Still, he added, “a lot of good comments are being expressed and we certainly hope the (General Assembly) members are listening.”
Bobbie Schaffer of Fayetteville said the new maps remind her of when small children color.
“You’re coloring out of the lines,” she said. “If you need any help, I’ll be glad to help because I think I can do a better job.”
Similarly, Kim Koo, of Rocky Mount, said the maps “look like a collage and a distortion of reality.”
“It’s so twisted,” she said, adding that the new maps make clear the racist and divisive motives of lawmakers. “We have few choices, less voices and no power.”
One speaker said he believed there would be litigation no matter what lawmakers do in the mapmaking process.
Several people who identified as Republicans also questioned lawmakers about the process and asked for different maps.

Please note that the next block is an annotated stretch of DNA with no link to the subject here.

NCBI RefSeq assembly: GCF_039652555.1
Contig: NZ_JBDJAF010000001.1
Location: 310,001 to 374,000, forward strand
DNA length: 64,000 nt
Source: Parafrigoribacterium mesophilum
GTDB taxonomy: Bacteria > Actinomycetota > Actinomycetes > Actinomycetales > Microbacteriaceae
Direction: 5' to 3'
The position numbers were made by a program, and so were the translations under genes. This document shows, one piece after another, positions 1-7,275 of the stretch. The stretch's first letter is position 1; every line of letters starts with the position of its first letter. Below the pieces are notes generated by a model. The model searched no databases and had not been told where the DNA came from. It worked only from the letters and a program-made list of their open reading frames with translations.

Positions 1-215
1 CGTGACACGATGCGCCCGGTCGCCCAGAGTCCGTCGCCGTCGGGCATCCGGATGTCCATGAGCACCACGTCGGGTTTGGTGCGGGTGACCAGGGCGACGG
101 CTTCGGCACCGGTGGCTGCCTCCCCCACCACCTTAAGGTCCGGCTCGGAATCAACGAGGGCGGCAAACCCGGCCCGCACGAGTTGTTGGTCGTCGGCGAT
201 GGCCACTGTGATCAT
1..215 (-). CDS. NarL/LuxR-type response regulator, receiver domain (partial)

Raynor James, who spoke at the Caldwell location, said she was a constitutional conservative and that there were only a few lawmakers whose values aligned with the Republican platform — one being Rep. Larry Pittman (R-Cabarrus), who is double-bunked in the new maps.
James asked lawmakers to take direct action to make the maps right for Republicans.
“I think we should be able to try harder,” she said.
Ultimately, most speakers agreed that lawmakers could do better than the maps unveiled over the weekend.
“The citizens of North Carolina truly deserve better,” said Rosalie Dominik, of Durham. “I hope that you will do better.”
The meeting adjourned just before 9:30 p.m., after five and a half hours of public comment.
“It’s our intention to continue the discussion,” Lewis said in closing.